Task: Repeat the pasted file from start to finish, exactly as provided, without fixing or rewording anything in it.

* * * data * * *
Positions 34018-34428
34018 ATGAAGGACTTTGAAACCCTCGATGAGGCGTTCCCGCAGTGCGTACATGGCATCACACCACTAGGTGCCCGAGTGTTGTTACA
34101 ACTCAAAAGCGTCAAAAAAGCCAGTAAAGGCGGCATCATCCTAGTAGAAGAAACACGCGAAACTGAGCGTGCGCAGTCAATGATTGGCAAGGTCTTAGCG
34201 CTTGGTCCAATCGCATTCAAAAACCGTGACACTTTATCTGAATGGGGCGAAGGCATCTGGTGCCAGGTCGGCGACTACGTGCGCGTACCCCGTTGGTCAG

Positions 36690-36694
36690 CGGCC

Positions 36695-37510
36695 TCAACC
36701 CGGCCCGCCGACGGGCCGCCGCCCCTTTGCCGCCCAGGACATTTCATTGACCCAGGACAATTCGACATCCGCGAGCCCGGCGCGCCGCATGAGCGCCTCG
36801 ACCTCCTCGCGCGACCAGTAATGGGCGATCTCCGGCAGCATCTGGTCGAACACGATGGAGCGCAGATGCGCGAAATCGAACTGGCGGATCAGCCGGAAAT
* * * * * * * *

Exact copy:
Positions 34018-34428
34018 ATGAAGGACTTTGAAACCCTCGATGAGGCGTTCCCGCAGTGCGTACATGGCATCACACCACTAGGTGCCCGAGTGTTGTTACA
34101 ACTCAAAAGCGTCAAAAAAGCCAGTAAAGGCGGCATCATCCTAGTAGAAGAAACACGCGAAACTGAGCGTGCGCAGTCAATGATTGGCAAGGTCTTAGCG
34201 CTTGGTCCAATCGCATTCAAAAACCGTGACACTTTATCTGAATGGGGCGAAGGCATCTGGTGCCAGGTCGGCGACTACGTGCGCGTACCCCGTTGGTCAG

Positions 36690-36694
36690 CGGCC

Positions 36695-37510
36695 TCAACC
36701 CGGCCCGCCGACGGGCCGCCGCCCCTTTGCCGCCCAGGACATTTCATTGACCCAGGACAATTCGACATCCGCGAGCCCGGCGCGCCGCATGAGCGCCTCG
36801 ACCTCCTCGCGCGACCAGTAATGGGCGATCTCCGGCAGCATCTGGTCGAACACGATGGAGCGCAGATGCGCGAAATCGAACTGGCGGATCAGCCGGAAAT